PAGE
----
• Emphasize the CTA. There shouldn’t be imagery on your landing page that does not directly support the CTA. So position the image it near your form to draw attention toward there.

  • Don’t forget the social share. You can extend the reach of your landing page by allowing visitors to share it on the various social networks, so be sure to include social sharing links on the page.

6. Plan to Measure

As you develop landing pages, have in mind how you will measure their performance. Collecting and analyzing your landing page data will enable you to understand how different offers compare, how visitors convert to leads, what improvements you may need to make to your landing pages and more. Key metrics to track include:

  • Landing page views – this tells you how well the page is generating traffic through your promotion efforts.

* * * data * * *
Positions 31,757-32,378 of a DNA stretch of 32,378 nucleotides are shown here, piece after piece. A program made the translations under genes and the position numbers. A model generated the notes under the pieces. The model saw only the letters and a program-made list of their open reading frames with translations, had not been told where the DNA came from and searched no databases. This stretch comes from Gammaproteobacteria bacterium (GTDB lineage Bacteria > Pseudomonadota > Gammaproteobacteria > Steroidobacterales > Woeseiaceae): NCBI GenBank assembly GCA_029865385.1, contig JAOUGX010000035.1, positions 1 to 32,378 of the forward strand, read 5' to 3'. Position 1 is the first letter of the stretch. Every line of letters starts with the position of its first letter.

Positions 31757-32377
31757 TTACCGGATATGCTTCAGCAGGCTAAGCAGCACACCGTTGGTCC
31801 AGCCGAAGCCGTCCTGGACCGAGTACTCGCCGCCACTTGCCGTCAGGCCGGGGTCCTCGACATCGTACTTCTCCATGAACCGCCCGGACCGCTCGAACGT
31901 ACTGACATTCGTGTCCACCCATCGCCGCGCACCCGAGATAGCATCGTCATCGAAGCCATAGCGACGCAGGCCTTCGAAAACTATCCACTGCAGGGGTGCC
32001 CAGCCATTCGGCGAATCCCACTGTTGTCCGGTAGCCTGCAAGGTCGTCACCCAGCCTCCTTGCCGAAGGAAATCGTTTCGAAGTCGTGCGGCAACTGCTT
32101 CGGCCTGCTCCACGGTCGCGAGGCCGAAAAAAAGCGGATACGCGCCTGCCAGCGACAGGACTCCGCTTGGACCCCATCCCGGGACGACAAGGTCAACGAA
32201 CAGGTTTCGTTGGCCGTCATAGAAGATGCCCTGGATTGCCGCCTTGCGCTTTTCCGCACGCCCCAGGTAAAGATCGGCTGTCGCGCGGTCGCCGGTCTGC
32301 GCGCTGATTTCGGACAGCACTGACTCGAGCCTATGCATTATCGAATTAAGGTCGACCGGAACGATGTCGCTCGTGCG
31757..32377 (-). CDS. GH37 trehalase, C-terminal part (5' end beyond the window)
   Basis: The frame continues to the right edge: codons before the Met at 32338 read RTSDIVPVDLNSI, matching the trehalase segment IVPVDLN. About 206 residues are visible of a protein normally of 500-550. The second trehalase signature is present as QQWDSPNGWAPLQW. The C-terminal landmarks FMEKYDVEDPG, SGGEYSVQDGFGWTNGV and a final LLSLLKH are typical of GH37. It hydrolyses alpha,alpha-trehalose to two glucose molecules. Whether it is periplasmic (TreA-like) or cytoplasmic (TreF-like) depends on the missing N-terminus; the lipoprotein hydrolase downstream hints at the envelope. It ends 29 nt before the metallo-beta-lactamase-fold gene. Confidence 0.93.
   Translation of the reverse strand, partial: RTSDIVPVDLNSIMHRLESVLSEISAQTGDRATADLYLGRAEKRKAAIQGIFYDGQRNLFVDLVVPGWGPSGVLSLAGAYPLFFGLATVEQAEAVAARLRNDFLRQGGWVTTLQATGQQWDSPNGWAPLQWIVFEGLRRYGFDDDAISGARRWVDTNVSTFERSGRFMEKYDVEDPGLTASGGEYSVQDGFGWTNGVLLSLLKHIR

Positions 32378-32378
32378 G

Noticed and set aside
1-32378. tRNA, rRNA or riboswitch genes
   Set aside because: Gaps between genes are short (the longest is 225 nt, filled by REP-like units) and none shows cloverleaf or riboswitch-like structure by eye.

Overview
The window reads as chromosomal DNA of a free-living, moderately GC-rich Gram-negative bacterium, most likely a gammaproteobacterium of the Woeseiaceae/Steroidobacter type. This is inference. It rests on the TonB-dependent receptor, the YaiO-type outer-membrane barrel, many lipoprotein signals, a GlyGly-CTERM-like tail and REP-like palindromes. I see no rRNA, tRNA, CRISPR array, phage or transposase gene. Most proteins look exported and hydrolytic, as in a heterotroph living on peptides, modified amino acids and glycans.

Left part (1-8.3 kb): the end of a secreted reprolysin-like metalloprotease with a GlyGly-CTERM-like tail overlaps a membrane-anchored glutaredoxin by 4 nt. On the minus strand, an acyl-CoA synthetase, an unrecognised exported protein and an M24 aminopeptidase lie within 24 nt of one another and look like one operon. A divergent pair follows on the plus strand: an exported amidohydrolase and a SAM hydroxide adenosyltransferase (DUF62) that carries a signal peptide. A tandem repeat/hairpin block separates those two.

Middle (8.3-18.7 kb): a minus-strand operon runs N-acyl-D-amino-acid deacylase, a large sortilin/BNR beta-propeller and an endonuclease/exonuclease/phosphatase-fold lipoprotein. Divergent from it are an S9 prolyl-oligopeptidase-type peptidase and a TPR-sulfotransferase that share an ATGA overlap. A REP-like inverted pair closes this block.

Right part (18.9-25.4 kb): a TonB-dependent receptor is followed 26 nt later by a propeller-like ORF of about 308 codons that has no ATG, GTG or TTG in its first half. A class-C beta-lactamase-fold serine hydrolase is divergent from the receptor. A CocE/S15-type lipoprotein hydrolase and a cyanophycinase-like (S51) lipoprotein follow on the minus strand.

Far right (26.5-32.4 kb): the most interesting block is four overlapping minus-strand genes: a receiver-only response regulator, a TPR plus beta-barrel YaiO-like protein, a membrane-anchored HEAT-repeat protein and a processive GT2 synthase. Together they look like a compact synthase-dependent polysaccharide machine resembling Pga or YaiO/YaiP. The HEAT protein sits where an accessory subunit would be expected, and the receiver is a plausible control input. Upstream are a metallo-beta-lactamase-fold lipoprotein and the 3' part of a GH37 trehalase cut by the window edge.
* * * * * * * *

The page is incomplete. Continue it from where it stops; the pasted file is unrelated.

• Conversion rate – the ratio of views to submissions, which will tell you whether your offer resonates with visitors and/or if there may be barriers to submission (e.g., form is too long)

  • Conversion rate over time – this will help you know what offers are evergreen and which ones become stale.

  • Topics/formats – based on your conversion metrics, look to see if there is a certain topic that outperforms the others and if there’s a format (eBook versus webinar) that does so as well.

Generating leads online through content offers and landing pages is something that can feel complicated to execute, but with a little planning and forethought you’ll be on your way to creating pages that are generating great leads in no time.

Inbound marketing a guide for industrial manufacturing



Topics: Marketing Automation



whole brain marketing blog author
Written by Tim Holdsworth

Tim has vast experience executing B2B marketing plans in a number of industries, including manufacturing, health products, and business technologies. He manages the mechanics of our clients' inbound marketing programs, including marketing automation setup, email marketing, and digital content creation.